Coach’s Corner

New Eastside entering tween years

By John Cohn | Community Contributor

In an interesting and uplifting gathering, the staff of New Eastside News got together for an annual staff-wide meeting. It was a refreshing mix of both young and old. Actually, truth be told, mostly young—I think I was a party of one representing “the old.” Nevertheless, it is great to see so many new and enthusiastic young reporters jumping on board for our newspaper. During the meeting, we discussed anything and everything in regards to our neighborhood and the many potential stories and creative ideas.

I found it interesting that the overriding factor is one I hear and even “feel” all the time here in New Eastside—how lucky we are to be living in such a unique neighborhood of the city.

Many Chicagoans are only just discovering our area and some are not even aware it exists, but that is okay. We don’t mind growing up at a normal pace without all the mad rush. That, I am sure, will come soon enough.

Speaking of growing up, this got me thinking about where our neighborhood is in its current stage of development. Construction on the Lakeshore East part of the neighborhood started in 2004, so, could you say our neighborhood is at the preteen stage, waiting for the onset of the dreaded teenage years? With new buildings going up, and infrastructure changes, we might be in for a full course of upheaval, angst and uncomfortable disturbances.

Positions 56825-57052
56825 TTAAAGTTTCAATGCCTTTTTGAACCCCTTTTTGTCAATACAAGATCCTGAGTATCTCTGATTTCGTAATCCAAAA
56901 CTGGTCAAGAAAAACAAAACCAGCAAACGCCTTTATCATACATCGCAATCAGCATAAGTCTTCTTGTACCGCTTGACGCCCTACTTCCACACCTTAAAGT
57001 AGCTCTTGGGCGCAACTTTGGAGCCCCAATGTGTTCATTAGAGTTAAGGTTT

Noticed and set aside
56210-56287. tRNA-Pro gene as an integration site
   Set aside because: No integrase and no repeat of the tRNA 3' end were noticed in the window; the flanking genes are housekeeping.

But have faith. We will survive that teenage period, as all people do, and then sit back and enjoy the fruits of our labor, as the neighborhood enters young adulthood, and later, blissful middle age.

Oh, and one final note to all those young whippersnapper reporters joining our staff—back off. This old guy here plans on sticking around for a while and is not planning on giving up this “Coach’s Corner” anytime soon.

Cohn-Fucius thought for the month: Someday is not a day of the week.

Cars and makeshift structures currently fill the site where the new IJKL towers will be built in New Eastside. Photo by B. David Zarley.